Condensation is ACID compliant. The following discussion applies to the public and private data of an actor, as well as a system of actors communicating through messages.
To apply a transaction (data modification), a new tree is derived and uploaded onto the store. When ready, the hash of that new tree is added to the box, resulting in an atomic commit:
- Adding the hash applies the transaction in its entirety.
- If adding fails, the old state is retained in its entirety.
Since the data is forward-moving, removing obsolete hashes is merely cosmetic, and only affects the performance.
Note that the above atomicity directly depends on the atomicity of the store's add operation. This is usually easy to accomplish, even for raw storage:
- If all 32 bytes of the hash get correctly written to the storage system, the operation succeeds.
- If one or more bits are not written, or flipped, the resulting hash very likely does not point to an existing object, and is therefore invalid. The old state remains.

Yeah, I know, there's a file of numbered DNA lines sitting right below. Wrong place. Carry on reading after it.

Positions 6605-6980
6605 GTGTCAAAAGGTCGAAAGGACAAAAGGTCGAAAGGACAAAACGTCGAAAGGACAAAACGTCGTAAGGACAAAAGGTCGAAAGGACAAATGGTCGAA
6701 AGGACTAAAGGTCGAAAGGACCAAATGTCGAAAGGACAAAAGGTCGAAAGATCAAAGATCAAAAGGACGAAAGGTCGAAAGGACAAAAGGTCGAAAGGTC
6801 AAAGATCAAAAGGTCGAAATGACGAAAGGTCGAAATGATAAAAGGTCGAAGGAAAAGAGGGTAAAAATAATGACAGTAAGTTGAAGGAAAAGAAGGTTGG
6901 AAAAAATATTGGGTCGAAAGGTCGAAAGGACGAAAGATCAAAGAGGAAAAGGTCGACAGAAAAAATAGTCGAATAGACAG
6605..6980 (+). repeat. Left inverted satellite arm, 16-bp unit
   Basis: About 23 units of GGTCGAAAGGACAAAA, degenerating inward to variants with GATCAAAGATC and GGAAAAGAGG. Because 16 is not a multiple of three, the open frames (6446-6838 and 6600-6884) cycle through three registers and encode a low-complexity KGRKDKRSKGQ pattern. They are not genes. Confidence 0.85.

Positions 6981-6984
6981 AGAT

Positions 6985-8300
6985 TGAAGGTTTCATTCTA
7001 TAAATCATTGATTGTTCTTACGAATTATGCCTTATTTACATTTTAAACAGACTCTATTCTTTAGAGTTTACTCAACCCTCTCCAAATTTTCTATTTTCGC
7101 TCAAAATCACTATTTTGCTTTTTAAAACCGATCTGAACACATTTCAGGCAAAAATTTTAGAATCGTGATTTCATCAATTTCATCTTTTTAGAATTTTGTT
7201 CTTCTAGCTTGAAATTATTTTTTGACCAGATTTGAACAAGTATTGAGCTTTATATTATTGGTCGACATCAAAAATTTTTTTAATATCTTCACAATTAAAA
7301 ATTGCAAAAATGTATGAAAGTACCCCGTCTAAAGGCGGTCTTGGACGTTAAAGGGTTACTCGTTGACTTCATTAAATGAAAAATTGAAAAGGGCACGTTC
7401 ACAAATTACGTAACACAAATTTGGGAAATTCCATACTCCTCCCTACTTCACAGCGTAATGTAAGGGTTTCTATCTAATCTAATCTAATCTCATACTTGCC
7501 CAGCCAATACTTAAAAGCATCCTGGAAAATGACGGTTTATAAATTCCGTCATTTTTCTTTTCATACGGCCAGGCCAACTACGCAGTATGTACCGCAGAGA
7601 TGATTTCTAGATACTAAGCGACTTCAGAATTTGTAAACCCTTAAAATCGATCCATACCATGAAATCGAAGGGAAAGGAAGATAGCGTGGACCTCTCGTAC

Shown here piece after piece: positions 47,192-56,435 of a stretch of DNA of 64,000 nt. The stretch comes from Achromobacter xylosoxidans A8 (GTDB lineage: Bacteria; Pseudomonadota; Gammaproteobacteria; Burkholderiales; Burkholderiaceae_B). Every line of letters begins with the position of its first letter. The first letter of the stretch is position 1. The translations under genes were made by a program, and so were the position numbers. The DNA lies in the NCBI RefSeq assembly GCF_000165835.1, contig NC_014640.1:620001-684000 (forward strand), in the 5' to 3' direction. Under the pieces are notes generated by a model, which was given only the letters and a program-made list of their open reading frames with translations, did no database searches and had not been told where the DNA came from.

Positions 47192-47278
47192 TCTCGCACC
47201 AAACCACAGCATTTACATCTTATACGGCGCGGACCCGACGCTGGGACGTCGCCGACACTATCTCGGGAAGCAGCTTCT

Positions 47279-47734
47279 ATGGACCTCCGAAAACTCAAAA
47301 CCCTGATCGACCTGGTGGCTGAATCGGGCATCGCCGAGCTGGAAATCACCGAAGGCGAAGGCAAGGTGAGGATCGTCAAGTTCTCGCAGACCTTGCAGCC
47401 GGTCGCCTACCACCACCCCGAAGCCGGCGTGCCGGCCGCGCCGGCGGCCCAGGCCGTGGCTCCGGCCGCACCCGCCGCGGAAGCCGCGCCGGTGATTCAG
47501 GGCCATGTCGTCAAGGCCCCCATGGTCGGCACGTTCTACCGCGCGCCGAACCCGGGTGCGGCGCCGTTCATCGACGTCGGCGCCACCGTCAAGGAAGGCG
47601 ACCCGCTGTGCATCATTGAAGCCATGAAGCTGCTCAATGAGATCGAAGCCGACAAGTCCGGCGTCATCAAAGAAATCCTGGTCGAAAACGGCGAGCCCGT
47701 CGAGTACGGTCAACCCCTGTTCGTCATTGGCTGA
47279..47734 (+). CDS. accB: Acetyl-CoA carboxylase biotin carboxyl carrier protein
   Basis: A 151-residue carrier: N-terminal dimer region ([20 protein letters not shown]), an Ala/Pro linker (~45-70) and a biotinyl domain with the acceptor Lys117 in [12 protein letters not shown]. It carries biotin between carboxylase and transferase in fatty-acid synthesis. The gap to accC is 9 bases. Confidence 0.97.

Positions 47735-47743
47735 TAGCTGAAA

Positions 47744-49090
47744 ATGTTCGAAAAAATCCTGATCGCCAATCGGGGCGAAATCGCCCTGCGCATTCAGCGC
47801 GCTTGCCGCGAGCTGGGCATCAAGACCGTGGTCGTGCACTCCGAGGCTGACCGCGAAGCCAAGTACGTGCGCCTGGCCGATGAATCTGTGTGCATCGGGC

Each transaction moves the data from one valid state to another valid state of the forward-moving data structure. Higher-level constraints have to be implemented by the application.
Multiple independent transactions may run concurrently, and won't affect each other. When reading the data, all changes are be merged.
A committed transaction is durable on the applied store, and will remain committed throughout the lifetime of the store.
The lifetime of a store depends on the nature of the underlying storage system. On non-volatile storage, such as a hard disk or solid state drive, a store lives until the drive fails, or until the store is wiped. On volatile memory, such as RAM, a store lives until power is removed, or until the process managing the store exits.